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- From: Len Bullard <email@example.com>
- To: Gavin Nicol <firstname.lastname@example.org>
- Date: Wed, 26 Feb 1997 10:55:53 -0600
Gavin Nicol wrote:
> >Second that. The lack of this and a *standard* way to define
> >the parser output (eg., what esis should do but doesn't, and
> >grove/grove plans can do) have plagued SGML systems for years.
> >A proposal for this is something that can be worked on a
> >development list.
> Quite. I think we can model these objects in a number of ways
> though. I would personally like to define the objects in IDL
> *and* SGML... (for information on IDL etc. look at www.omg.org).
So, are you saying, in terms of a grove/grove plan and the
implementing objects/IDL? That looks ideal.
CORBA is a nice open spec. Last time I looked, the documents
cost big bucks, but maybe that has changed. My concern
with a design like this is the usual one: trying for
something that works across the platforms dependably and so,
is very useful. What would be the alternatives to CORBA?
What would be the strengths of CORBA?
It is hard to get around the Wintel quasi-monopoly on the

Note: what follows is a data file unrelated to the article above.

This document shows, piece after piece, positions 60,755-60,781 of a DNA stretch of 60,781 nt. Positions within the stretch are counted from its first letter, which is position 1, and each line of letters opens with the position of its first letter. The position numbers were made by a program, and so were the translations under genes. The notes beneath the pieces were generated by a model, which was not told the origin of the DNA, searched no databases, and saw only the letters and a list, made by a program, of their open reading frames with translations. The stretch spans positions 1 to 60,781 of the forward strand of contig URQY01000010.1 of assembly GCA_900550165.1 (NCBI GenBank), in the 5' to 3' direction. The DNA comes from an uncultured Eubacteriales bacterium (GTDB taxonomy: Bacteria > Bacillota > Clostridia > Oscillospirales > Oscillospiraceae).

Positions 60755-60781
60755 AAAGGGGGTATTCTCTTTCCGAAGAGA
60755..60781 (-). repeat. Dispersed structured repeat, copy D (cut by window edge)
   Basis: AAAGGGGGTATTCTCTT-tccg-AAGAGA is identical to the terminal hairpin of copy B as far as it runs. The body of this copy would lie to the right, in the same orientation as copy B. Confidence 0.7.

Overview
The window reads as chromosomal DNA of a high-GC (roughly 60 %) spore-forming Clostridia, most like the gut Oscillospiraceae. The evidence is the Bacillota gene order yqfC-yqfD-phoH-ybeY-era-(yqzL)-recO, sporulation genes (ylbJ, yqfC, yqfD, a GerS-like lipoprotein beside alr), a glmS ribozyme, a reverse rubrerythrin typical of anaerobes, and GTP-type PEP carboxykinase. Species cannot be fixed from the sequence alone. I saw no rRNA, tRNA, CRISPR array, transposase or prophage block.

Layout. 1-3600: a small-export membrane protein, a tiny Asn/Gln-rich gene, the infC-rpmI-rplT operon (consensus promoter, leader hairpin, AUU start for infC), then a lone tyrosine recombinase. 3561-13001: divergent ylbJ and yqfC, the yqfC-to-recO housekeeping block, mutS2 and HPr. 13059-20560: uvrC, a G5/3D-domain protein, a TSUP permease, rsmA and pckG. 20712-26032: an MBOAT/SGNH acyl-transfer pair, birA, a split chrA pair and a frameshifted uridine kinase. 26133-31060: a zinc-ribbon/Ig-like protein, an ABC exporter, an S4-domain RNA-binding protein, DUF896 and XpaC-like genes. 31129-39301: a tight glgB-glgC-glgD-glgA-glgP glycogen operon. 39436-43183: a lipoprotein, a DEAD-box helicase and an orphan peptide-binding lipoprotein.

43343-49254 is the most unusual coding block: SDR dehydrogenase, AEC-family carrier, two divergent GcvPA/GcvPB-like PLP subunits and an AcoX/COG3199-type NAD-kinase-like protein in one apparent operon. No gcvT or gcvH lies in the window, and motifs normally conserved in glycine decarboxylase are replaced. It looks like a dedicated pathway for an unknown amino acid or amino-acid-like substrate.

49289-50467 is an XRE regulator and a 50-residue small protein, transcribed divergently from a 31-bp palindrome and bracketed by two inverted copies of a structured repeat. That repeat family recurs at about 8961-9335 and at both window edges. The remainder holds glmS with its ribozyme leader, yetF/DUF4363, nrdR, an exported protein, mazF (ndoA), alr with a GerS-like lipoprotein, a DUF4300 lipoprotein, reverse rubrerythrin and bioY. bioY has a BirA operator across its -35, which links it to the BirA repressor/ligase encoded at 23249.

low end. To be successful, I think one should not try.
It is best to make sure whatever implementation is sampled,
it runs on that platform or whatever else, and duck the
platform wars as much as possible. It is a "goes nowhere,
helps nothing" debate as we saw on the VRML list.
How would you view this architecturally? How does
the parser API work with the rest of the system?
For example, a major concern for adopting XML and
in fact, most Internet technologies into intranet
apps is object identification and addressing. I
follow the uri.bunyip debates and this is not as
straightforward as it looks. What does a parser
API know or care to know about that if anything?
I don't want to conflate issues; I want to understand
the separation of powers so to speak, in the architecture.
I don't have enough experience as a programmer to look
at more than the high level view of this although
I understand most of the concepts.
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